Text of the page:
Identifying, Preventing and Treating Stress Fractures
About 10 million sports injuries occur annually. A great many of these are injuries to runners; one of the most common injuries is stress fractures of the foot.
A stress fracture is a small crack in the bone that develops from chronic, repetitive impact from the foot hitting the ground. They occur when the normally microscopic wear and tear of applied stresses — like running — are not given time to heal, deepening and widening the small crack.
The bones of the forefoot (metatarsals) are especially prone to these fractures. The bones leading to the big and little toes are slightly more resistant to injury for various reasons. These bones account for 55 percent of the stress fractures in the foot. Other common areas for stress fractures include the bones of the lower leg, the tibia and fibula, where the stress fracture can often be confused with shin splints, irritation of the soft tissues.
The primary symptom of a stress fracture is pain in the front part of the foot that usually comes on during a workout and disappears once you stop exercising. During the first two weeks of symptoms, the pain may be generalized, mild and achy. If the bone is not given time to heal, however, the pain typically becomes focused over the fracture. Eventually, the fracture can extend all the way through the bone and cause a completed break. The pain may become severe enough that it continues once your workout is over and eventually makes running impossible.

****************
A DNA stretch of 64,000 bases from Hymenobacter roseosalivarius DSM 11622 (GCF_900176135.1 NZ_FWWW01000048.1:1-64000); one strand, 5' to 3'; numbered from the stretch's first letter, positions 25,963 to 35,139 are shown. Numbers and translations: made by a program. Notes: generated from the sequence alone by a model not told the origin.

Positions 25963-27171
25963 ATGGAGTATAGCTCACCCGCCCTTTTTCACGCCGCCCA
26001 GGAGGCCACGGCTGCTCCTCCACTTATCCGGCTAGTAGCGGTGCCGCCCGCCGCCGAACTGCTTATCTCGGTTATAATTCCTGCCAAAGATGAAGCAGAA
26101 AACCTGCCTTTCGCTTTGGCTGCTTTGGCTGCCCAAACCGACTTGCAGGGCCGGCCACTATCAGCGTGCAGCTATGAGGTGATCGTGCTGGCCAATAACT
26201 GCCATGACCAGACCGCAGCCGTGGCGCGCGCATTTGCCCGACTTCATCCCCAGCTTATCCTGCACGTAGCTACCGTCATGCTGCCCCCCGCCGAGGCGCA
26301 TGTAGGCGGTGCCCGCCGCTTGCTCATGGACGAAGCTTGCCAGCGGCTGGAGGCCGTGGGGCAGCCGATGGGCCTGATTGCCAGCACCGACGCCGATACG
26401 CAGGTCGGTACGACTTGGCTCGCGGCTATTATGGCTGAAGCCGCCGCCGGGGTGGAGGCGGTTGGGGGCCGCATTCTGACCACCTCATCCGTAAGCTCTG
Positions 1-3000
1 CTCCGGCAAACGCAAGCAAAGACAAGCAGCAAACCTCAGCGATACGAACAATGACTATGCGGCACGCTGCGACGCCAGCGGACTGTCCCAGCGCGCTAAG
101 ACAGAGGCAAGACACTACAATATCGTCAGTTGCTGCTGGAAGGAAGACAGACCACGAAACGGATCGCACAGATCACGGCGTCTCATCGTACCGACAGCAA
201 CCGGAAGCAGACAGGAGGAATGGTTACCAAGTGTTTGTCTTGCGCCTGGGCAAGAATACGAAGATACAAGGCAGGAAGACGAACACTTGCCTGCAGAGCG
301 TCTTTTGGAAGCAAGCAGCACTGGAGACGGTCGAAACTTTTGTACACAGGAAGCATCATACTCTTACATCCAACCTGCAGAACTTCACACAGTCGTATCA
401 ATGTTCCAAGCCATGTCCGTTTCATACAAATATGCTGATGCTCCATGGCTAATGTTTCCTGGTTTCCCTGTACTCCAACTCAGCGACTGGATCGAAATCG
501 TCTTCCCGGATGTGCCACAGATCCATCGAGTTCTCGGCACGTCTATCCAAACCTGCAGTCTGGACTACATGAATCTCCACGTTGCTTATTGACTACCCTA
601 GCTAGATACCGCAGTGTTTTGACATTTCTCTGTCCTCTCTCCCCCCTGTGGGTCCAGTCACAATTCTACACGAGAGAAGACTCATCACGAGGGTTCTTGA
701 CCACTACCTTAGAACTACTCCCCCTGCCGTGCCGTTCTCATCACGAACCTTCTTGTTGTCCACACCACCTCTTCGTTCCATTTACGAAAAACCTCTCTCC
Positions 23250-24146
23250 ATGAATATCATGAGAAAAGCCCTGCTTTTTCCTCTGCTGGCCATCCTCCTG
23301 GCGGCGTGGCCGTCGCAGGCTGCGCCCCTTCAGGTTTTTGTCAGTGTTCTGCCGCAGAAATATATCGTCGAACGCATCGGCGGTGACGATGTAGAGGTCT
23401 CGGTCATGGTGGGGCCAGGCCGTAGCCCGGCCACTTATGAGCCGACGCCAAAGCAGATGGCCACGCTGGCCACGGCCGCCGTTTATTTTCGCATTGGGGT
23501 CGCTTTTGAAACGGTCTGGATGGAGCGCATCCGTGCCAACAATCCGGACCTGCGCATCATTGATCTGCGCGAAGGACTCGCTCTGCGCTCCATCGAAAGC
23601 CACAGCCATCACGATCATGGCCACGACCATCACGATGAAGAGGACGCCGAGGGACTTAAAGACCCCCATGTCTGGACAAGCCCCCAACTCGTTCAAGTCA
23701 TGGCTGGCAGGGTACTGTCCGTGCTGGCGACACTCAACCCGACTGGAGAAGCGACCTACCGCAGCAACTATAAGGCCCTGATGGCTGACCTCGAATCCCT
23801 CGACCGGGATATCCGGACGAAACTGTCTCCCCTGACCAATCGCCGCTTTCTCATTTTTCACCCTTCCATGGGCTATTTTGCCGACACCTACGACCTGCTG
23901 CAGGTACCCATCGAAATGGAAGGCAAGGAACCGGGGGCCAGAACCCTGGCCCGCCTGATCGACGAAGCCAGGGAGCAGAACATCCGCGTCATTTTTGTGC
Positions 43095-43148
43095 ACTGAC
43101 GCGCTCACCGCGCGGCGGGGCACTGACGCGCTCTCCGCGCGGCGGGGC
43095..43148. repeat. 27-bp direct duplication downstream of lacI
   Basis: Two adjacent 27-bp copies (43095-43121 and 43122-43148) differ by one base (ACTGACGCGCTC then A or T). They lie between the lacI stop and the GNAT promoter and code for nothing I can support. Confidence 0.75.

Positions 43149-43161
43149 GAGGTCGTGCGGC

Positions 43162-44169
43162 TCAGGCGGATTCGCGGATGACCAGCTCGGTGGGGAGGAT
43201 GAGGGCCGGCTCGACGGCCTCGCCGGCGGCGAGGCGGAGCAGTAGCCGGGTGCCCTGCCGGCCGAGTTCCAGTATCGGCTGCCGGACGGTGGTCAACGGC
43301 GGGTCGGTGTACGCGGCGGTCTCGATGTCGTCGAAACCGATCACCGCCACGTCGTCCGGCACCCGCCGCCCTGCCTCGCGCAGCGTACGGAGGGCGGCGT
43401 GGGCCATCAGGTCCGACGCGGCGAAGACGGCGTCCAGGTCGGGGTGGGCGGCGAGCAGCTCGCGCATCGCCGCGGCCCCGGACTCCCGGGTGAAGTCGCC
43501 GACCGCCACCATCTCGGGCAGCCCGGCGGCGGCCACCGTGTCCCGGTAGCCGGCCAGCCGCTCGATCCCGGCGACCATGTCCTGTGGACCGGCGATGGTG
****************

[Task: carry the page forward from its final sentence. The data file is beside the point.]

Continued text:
Some stress fractures will show on an X-ray as a black line going through the bone. However, even when a complete break has occurred, the injury may not show up on an X-ray if the bones are still aligned. In this case, additional special diagnostic tools may be necessary. An MRI may show the fracture or the increased fluid in or near the fracture. The orthopedist may also request a bone scan, in which radioactive material is injected into the body. The bone scan tracks where these materials gather, typically in the area of healing bone indicating a fracture.
Treatment for stress fractures usually requires decreasing or stopping training until the pain is gone and an exam reveals that the fracture has healed. A splint or brace may be used. If the fracture doesn’t fully heal in a reasonable amount of time — which varies depending on the location of the injury — surgery may be necessary. Recovery typically takes between four to six weeks for the bones of the forefoot.
Athletes can return to activity gradually, usually wearing a brace or orthotics in their shoes. Modified activities and strengthening exercises may be recommended to prevent reoccurrence.
Stress fractures can be prevented by increasing the training regimen gradually. Wearing the type of shoes designed for your sport will also help to dissipate body weight evenly and provide cushion to protect the foot. Many sports surfaces are also designed to minimize the impact of play on the body, as in basketball and track.
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